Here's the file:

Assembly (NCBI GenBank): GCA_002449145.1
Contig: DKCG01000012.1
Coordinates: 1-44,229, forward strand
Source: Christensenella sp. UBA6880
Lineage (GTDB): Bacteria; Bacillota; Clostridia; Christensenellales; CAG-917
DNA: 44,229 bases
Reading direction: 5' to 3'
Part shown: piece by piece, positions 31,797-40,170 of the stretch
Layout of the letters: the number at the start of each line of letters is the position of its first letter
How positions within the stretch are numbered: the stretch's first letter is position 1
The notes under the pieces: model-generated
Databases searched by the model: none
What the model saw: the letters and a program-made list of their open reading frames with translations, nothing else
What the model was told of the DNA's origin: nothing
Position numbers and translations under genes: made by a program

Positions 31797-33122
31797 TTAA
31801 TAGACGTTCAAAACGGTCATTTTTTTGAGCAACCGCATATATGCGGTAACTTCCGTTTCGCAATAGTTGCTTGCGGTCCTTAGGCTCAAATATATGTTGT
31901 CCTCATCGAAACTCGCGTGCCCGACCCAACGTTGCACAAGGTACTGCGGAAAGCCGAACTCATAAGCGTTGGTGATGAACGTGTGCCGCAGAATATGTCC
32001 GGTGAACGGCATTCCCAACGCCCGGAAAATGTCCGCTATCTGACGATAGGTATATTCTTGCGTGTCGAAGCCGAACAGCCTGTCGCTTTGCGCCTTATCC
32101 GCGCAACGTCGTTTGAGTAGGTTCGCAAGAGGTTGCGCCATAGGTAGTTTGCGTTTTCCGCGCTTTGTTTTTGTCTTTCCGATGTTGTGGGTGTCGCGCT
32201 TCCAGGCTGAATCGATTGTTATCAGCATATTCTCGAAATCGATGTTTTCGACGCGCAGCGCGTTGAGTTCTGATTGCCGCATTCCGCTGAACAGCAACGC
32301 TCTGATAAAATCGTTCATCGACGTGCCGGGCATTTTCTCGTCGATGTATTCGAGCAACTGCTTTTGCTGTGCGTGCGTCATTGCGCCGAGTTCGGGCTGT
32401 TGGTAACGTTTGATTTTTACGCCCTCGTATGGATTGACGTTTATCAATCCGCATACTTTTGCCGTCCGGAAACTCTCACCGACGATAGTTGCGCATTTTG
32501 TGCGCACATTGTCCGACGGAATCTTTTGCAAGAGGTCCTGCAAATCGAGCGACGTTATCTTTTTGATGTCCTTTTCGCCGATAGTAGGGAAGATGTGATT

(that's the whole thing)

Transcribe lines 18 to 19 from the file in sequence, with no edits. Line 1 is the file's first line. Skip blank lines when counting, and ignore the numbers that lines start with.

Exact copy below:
31801 TAGACGTTCAAAACGGTCATTTTTTTGAGCAACCGCATATATGCGGTAACTTCCGTTTCGCAATAGTTGCTTGCGGTCCTTAGGCTCAAATATATGTTGT
31901 CCTCATCGAAACTCGCGTGCCCGACCCAACGTTGCACAAGGTACTGCGGAAAGCCGAACTCATAAGCGTTGGTGATGAACGTGTGCCGCAGAATATGTCC